As we pointed out earlier, one assumption of the method concerns the isotopic abundances of Mg ii that can affect the low-z sample since any changes in the isotopic composition will alter the value of effective rest-wavelengths. This isotopic composition is assumed to be close to terrestrial 24Mg:25Mg:26Mg = 79:10:11. No direct measurement of 26 25 24 rMg = ( Mg + Mg )∕ Mg in QSO absorber is currently feasible due to the small separation of the isotopic absorption lines. However, it was shown [231], on the basis of molecular absorption lines of MgH that rMg generally decreases with decreasing metallicity. In standard models it should be near 0 at zero metallicity since type II supernovae are primarily producers of 24Mg. It was also argued that 13C is a tracer of 25Mg and was shown to be low in the case of HE 0515-4414 [321]. However, contrary to this trend, it was found [552] that rMg can reach high values for some giant stars in the globular cluster NGC 6752 with metallicity [Fe/H]∼ − 1.6. This led Ashenfelter et al. [18Jump To The Next Citation Point] to propose a chemical evolution model with strongly enhanced population of intermediate (2– 8M ⊙) stars, which in their asymptotic giant branch phase are the dominant factories for heavy Mg at low metallicities typical of QSO absorption systems, as a possible explanation of the low-z Keck/HIRES observations without any variation of αEM. It would require that rMg reaches 0.62, compared to 0.27 (but then the UVES/VLT constraints would be converted to a detection). Care needs to be taken since the star formation history can be different ine each region, even in each absorber, so that one cannot a priori use the best-fit obtained from the Keck data to the UVES/VLT data. However, such modified nucleosynthetic history will lead to an overproduction of elements such as P, Si, Al, P above current constraints [192], but this later model is not the same as the one of Ref. [18] that was tuned to avoid these problems.

In conclusion, no compelling evidence for a systematic effect has been raised at the moment.

VLT/UVES data.
The previous results, and their importance for fundamental physics, led another team to check this detection using observations from UVES spectrograph operating on the VLT. In order to avoid as much systematics as possible, and based on numerical simulations, they apply a series of selection criteria [90Jump To The Next Citation Point] on the systems used to constrain the time variation of the fine-structure constant: (1) consider only lines with similar ionization potentials (Mg ii, Fe ii, Si ii and Al ii) as they are most likely to originate from similar regions in the cloud; (2) avoid absorption lines contaminated by atmospheric lines; (3) consider only systems with hight enough column density to ensure that all the mutiplets are detected at more than 5σ; (4) demand than at least one of the anchor lines is not saturated to have a robust measurement of the redshift; (5) reject strongly saturated systems with large velocity spread; (6) keep only systems for which the majority of the components are separated from the neighboring by more than the Doppler shift parameter. The advantage of this choice is to reject most complex or degenerate systems, which could result in uncontrolled systematics effects. The drawback is indeed that the analysis will be based on less systems.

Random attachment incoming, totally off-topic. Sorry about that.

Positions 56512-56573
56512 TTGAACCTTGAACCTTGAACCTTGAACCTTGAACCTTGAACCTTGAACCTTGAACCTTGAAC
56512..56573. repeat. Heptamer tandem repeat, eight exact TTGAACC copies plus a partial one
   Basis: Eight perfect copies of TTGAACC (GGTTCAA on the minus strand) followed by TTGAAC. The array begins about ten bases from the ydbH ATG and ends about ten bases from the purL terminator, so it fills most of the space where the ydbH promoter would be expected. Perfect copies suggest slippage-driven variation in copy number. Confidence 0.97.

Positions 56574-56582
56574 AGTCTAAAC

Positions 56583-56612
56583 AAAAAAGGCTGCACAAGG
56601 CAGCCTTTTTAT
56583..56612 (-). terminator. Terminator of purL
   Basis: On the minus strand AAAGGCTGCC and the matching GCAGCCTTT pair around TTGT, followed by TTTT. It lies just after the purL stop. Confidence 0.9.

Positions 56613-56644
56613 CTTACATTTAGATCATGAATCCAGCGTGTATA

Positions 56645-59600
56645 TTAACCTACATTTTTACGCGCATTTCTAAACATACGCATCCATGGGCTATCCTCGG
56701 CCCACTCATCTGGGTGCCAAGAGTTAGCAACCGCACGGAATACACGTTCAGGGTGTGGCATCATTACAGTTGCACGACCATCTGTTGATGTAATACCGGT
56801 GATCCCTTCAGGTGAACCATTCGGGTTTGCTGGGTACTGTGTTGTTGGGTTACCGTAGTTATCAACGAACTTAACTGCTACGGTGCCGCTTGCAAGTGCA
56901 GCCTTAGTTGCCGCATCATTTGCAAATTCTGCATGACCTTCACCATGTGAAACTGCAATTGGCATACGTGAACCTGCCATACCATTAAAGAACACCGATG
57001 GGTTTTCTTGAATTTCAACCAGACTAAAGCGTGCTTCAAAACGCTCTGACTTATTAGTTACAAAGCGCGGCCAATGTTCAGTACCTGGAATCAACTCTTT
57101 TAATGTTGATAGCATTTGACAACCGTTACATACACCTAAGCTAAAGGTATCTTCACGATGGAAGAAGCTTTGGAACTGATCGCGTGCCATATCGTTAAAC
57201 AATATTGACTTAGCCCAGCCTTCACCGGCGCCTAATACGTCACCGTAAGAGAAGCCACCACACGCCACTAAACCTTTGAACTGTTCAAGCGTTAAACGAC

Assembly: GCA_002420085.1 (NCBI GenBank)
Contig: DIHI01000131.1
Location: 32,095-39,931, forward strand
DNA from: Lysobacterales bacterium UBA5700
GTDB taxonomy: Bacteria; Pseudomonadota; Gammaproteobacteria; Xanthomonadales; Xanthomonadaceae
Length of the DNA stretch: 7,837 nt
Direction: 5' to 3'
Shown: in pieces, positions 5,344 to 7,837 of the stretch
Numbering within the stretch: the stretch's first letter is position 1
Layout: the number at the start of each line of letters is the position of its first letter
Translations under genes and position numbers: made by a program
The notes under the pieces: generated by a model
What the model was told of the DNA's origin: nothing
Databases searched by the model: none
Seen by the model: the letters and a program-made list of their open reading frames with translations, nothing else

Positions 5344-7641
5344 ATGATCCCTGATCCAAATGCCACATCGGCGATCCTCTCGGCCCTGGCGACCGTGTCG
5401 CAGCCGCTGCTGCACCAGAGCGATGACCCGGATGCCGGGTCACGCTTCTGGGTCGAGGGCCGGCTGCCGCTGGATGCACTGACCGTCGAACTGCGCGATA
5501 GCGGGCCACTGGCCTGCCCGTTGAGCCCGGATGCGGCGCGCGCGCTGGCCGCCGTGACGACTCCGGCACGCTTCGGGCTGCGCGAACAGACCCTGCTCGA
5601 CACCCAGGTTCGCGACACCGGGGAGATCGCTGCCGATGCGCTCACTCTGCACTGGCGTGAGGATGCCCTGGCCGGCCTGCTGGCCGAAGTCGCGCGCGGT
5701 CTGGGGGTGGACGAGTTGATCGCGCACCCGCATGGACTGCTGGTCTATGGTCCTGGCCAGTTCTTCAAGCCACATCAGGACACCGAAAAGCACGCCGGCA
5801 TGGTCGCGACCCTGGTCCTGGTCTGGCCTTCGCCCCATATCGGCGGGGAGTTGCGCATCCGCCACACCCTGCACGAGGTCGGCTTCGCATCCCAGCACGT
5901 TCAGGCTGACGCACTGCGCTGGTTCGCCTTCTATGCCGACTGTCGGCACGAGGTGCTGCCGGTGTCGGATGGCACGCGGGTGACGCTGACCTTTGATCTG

Refs. [90Jump To The Next Citation Point, 470Jump To The Next Citation Point] analyzed the observations of 23 absorption systems, fulfilling the above criteria, in direction of 18 QSO with a S/N ranging between 50 and 80 per pixel and a resolution R > 44000. They concluded that

−5 Δ αEM ∕αEM = (− 0.06 ± 0.06) × 10 , 0.4 < z < 2.3,
hence giving a 3σ constraint on a variation of αEM.

This analysis was challenged by Murphy, Webb and Flambaum [372Jump To The Next Citation Point, 371Jump To The Next Citation Point, 370Jump To The Next Citation Point]. Using (quoting them) the same reduced data, using the same fits to the absorption profiles, they claim to find different individual measurements of Δ αEM ∕αEM and a weighted mean,

−5 Δ αEM ∕αEM = (− 0.44 ± 0.16) × 10 , 0.4 < z < 2.3,
which differs from the above cited value. The main points that were raised are (1) the fact that some of the uncertainties on ΔαEM ∕αEM are smaller than a minimum uncertainty that they estimated and (2) the quality of the statistical analysis (in particular on the basis of the χ2 curves). These arguments were responded in [471Jump To The Next Citation Point] The revision [471Jump To The Next Citation Point] of the VLT/UVES constraint rejects two more than 4σ deviant systems that were claimed to dominate the re-analysis [371Jump To The Next Citation Point, 370Jump To The Next Citation Point] and concludes that
Δ αEM ∕αEM = (0.01 ± 0.15) × 10−5, 0.4 < z < 2.3, (76 )
emphasizing that the errors are probably larger.

On the basis of the articles [372, 371, 370] and the answer [471Jump To The Next Citation Point], it is indeed difficult (without having played with the data) to engage one of the parties. This exchange has enlightened some differences in the statistical analysis.

To finish, let us mention that [361Jump To The Next Citation Point] reanalyzed some systems of [90Jump To The Next Citation Point, 470] by means of the SIDAM method (see below) and disagree with some of them, claiming for a problem of calibration. They also claim that the errors quoted in [367Jump To The Next Citation Point] are underestimated by a factor 1.5.